Date of Award

8-2015

Degree Type

Dissertation

Degree Name

Doctor of Philosophy

Major

Retail, Hospitality, and Tourism Management

Major Professor

Rachel J.C. Chen, Youn-Kyung Kim

Committee Members

Ann E. Fairhurst, Robert T. Ladd

Abstract

Hotel chains are increasingly engaging in corporate social responsibility (CSR) marketing to fulfill their social responsibilities. This study primarily aimed to contribute to the hospitality marketing literature and derive findings from the applied theoretical frameworks that would provide practical information for hotel CSR marketers. The study introduced three theoretical concepts: the information-processing model to provide a comprehensive framework of the attitude formation process, the attribution theory to explain the different effects of CSR motives, and the hierarchy-of-effects model to explain the relational effects of affect, cognition, and conation on consumer responses. In this sense, the study was conducted to test (1) the different effects of a green marketing motive and ad appeal on consumers’ ad perceptions (sub-model A) and (2) the influential relationships of consumer perceptions, ad attitudes, persuasion, and behavioral intentions (sub-model B).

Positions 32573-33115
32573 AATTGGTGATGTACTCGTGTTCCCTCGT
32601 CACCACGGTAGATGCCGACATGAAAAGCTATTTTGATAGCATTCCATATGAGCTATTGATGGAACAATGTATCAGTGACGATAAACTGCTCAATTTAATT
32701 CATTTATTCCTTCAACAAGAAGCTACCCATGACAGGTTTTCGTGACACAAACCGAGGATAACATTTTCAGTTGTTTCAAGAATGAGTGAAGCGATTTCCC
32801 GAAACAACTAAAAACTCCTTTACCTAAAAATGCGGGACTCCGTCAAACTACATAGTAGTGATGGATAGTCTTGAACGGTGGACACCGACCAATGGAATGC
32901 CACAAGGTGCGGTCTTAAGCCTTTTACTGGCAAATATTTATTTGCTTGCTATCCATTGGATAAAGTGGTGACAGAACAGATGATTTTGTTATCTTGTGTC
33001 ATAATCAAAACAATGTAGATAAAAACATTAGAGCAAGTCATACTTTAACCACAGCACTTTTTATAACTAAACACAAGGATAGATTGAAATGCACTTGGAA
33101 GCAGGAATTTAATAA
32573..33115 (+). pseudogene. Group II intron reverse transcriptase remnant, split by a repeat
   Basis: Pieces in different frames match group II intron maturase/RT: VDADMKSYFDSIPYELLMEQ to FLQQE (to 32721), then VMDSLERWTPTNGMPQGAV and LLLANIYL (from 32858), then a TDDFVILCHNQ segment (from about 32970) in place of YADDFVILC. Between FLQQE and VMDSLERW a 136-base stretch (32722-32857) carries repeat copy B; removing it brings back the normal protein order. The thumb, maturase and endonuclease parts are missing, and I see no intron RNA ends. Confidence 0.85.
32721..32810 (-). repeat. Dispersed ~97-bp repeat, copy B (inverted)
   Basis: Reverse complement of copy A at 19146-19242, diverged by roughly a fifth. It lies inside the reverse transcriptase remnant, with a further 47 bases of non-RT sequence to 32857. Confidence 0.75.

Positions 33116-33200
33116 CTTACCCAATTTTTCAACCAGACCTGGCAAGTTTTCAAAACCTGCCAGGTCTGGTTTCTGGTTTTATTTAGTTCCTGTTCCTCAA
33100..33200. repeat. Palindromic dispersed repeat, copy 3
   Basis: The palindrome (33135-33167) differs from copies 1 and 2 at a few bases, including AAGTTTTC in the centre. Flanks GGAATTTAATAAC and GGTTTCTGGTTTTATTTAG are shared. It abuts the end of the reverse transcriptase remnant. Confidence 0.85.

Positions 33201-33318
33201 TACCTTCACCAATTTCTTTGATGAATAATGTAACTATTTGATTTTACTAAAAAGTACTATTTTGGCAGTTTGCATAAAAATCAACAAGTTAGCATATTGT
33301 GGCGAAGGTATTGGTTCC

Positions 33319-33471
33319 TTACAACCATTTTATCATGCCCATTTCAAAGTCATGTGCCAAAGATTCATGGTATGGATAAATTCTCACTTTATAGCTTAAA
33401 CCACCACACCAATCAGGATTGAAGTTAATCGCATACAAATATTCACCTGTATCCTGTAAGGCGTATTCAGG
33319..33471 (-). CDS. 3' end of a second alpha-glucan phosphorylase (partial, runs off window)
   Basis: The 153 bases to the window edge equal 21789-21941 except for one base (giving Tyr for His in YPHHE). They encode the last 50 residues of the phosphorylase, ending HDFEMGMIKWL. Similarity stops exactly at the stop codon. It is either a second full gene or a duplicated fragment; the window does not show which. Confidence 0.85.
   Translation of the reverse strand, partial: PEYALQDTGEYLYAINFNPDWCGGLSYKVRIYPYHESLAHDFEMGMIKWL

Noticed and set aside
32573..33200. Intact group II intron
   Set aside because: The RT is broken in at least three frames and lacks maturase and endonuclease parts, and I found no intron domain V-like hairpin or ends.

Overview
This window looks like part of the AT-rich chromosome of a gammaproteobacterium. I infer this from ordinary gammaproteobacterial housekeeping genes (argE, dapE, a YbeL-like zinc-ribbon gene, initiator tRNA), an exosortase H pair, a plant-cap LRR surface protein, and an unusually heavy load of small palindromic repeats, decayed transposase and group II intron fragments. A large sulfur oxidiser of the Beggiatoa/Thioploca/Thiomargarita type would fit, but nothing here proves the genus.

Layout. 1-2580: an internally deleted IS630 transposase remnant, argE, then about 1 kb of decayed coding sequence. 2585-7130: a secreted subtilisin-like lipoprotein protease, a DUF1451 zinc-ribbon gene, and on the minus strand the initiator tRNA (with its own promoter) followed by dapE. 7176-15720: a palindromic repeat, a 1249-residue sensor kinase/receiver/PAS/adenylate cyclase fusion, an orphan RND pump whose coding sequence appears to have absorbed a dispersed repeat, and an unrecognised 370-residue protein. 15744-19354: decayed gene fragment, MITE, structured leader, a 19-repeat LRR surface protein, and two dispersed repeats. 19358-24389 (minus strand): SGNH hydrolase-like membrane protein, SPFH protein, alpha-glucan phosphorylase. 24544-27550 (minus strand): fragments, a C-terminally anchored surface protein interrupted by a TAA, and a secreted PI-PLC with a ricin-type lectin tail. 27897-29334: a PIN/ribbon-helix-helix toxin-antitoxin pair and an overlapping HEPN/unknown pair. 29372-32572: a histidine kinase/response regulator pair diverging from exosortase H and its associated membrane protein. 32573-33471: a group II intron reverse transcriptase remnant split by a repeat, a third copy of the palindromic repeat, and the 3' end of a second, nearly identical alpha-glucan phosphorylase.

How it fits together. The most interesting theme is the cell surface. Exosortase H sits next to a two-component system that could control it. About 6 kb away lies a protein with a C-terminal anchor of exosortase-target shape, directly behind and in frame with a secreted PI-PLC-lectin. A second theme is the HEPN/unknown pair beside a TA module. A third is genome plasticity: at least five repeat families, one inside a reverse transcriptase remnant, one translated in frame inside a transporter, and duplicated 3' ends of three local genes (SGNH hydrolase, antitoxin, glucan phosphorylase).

Prior to administering the main survey, two pretests and a pilot test were conducted to develop and manipulate ad stimuli and to test the construct reliabilities. An online self-administered survey yielded 711 completed responses that were used for the data analysis. The results indicated that ads using a public-serving motive (claim) elicited more positive perceived warmth than ads using a firm-serving motive. Further, soft-sell appeal generated more positive perceived warmth and empathy, whereas hard-sell appeal yielded more positive informational utility and truthfulness. The study also found that although both affective and cognitive ad attitudes positively led to consumers’ ad persuasion, the cognitive ad attitude generated by cognitive perceptions showed a stronger effect on persuasion than an affective ad attitude derived from affective perceptions. The findings of this study will allow hospitality marketers to develop and implement CSR advertising that build effective communications with consumers.

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